It’s fall, 2003. Then-junior quarterback Ryan Fitzpatrick ’05 and the Harvard football team have just closed out a somewhat disappointing, 4-3 Ivy season with a 37-19 victory over their biggest rival, Yale. And based on the atmosphere around the field, the win appears to be adequate consolation for a season of missed opportunities.
David Stearns ’07—a freshman at the time—types the first sentence of a game recap: “It’s the power of The Game.”
Nine years later, his former roommate and fellow Crimson sports editor Alex McPhillips ’07 laughs as he recalls the first line of that story.
“Simple, straight forward—that’s a very ‘Stearnsian’ lede,” McPhillips says.
In December of 2011—less than five years after the Class of 2007 graduated from Harvard—the Cleveland Indians named Stearns as one of two directors of baseball operations.
Stearns is the youngest person in Major League Baseball currently occupying his post. But the former government concentrator and resident of Kirkland House noted that his youth doesn’t factor into his ability to do his job.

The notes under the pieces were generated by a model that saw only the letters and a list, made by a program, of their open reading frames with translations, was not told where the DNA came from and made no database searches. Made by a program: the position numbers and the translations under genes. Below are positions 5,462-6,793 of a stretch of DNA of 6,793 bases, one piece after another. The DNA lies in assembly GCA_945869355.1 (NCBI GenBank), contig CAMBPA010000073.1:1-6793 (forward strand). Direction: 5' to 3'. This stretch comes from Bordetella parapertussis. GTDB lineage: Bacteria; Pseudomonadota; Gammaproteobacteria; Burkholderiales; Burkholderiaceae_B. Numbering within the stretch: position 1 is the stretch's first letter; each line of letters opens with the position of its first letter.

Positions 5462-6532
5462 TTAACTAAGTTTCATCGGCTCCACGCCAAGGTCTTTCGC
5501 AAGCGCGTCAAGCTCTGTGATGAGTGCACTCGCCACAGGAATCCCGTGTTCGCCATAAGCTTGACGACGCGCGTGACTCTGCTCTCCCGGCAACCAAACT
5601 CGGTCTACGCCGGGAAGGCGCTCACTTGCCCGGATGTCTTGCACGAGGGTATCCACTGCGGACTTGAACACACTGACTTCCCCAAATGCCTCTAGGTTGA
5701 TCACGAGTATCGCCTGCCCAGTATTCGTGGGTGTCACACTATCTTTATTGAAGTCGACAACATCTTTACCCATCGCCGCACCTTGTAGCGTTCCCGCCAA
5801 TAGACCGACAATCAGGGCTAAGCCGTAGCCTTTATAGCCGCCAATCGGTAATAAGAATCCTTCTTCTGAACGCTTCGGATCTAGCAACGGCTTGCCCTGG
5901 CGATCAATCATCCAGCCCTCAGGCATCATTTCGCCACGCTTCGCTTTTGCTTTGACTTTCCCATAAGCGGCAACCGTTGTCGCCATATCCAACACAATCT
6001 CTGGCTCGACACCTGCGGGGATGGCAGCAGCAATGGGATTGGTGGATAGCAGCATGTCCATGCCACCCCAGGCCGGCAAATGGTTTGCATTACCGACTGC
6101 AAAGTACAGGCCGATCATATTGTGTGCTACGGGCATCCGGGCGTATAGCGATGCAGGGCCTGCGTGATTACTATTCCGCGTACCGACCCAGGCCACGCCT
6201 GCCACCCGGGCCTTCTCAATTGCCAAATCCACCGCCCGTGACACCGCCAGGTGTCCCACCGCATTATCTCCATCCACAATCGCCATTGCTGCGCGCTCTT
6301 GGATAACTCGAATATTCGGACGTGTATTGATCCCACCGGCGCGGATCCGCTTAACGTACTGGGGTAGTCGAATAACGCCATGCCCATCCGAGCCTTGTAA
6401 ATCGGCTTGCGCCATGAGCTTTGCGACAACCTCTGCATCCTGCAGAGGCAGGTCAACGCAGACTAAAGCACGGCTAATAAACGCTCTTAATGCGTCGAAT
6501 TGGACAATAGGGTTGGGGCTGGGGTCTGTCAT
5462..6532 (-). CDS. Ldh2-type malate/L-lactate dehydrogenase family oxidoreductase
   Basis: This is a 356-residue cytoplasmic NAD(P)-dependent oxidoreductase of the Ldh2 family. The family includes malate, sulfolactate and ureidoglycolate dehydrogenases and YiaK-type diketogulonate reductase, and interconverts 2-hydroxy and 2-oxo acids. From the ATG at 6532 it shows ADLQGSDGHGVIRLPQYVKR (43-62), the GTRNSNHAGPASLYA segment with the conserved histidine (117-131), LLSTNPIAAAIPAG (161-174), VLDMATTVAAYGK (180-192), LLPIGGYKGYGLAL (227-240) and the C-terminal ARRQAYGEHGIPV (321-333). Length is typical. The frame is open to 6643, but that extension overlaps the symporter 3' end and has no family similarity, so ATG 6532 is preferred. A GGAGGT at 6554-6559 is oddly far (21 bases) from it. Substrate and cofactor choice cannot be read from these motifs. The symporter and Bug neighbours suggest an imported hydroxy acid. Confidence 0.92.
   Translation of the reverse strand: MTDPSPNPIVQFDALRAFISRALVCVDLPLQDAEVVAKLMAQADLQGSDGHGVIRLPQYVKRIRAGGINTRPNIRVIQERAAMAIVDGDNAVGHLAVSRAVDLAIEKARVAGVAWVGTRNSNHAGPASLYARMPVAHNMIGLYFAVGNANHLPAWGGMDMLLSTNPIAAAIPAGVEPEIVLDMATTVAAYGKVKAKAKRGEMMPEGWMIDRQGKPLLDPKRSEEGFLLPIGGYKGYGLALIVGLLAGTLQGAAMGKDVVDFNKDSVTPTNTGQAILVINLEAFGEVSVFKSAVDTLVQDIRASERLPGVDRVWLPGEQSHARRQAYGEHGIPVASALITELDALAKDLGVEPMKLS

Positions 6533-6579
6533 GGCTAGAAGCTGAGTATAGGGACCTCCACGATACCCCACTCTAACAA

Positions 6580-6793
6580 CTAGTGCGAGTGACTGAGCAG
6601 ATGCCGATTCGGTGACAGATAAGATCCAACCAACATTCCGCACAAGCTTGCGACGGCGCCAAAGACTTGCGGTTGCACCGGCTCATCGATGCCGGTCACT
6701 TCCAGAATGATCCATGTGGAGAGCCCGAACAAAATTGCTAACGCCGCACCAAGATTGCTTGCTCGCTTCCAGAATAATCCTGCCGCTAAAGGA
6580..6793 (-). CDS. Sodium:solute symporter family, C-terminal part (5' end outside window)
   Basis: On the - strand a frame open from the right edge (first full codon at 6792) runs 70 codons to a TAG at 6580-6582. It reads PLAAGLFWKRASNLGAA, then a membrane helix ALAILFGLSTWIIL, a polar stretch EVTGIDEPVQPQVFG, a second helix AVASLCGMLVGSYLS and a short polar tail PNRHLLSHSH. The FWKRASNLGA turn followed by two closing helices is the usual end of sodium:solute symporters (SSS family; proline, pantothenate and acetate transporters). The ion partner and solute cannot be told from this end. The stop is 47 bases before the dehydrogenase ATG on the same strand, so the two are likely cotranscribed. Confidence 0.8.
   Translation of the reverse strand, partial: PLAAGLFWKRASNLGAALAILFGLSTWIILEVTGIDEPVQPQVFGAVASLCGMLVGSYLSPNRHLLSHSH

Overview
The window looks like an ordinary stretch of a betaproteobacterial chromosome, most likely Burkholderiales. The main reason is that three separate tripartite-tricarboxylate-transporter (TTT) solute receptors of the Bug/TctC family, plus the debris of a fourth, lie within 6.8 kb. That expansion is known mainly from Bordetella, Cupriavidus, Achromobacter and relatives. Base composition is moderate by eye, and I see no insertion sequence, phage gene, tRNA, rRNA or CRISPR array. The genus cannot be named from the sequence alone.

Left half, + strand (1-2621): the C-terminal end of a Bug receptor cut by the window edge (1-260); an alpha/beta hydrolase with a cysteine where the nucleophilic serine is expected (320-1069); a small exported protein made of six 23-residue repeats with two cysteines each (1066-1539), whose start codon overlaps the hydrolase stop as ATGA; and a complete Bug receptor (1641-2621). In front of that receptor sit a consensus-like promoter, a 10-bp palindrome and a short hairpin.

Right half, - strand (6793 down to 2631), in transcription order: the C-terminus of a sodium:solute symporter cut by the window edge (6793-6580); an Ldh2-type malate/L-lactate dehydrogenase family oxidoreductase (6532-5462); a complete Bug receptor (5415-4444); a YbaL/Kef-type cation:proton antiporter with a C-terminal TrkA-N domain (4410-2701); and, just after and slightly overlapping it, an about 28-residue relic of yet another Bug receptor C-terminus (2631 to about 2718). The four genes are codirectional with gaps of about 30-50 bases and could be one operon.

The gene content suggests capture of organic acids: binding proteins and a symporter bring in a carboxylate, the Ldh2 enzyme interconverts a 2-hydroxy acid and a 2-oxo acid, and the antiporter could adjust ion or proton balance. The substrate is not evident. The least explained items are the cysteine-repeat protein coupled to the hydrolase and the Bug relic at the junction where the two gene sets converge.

“At some point, [age] doesn’t matter a tremendous amount,” Stearns says. “It’s more about what you can bring to the table, if your skill set matches what is needed for the particular position.”
“I had a lot of people to teach and mentor me and help me grow,” he adds. “That’s what led to me being able to work my way up. People trusted me with more responsibility than someone my age typically has…. A lot of it is about being in the right place at the right time.”
His former roommate tends to agree.
“He’s accomplished a lot for his age,” McPhillips says. “He’s really mature and kind of an old soul. That doesn’t mean he doesn’t have a good sense of humor or like to have fun. He can hang with the best of them when we’re goofing off.”
For Stearns, his appointment to the front-office position is the next step in a lifelong baseball and sports-related journey.
“I played growing up and was always very attached to the game,” Stearns explains. “Everyone has hobbies, and everyone has activities that teach them certain things. Baseball was always that activity, and staying involved as a career and profession always intrigued me.”
Because he developed an interest in both the game and the industry at an early age, Stearns was able to start forging his path to the Indians’ front office long before he graduated from college.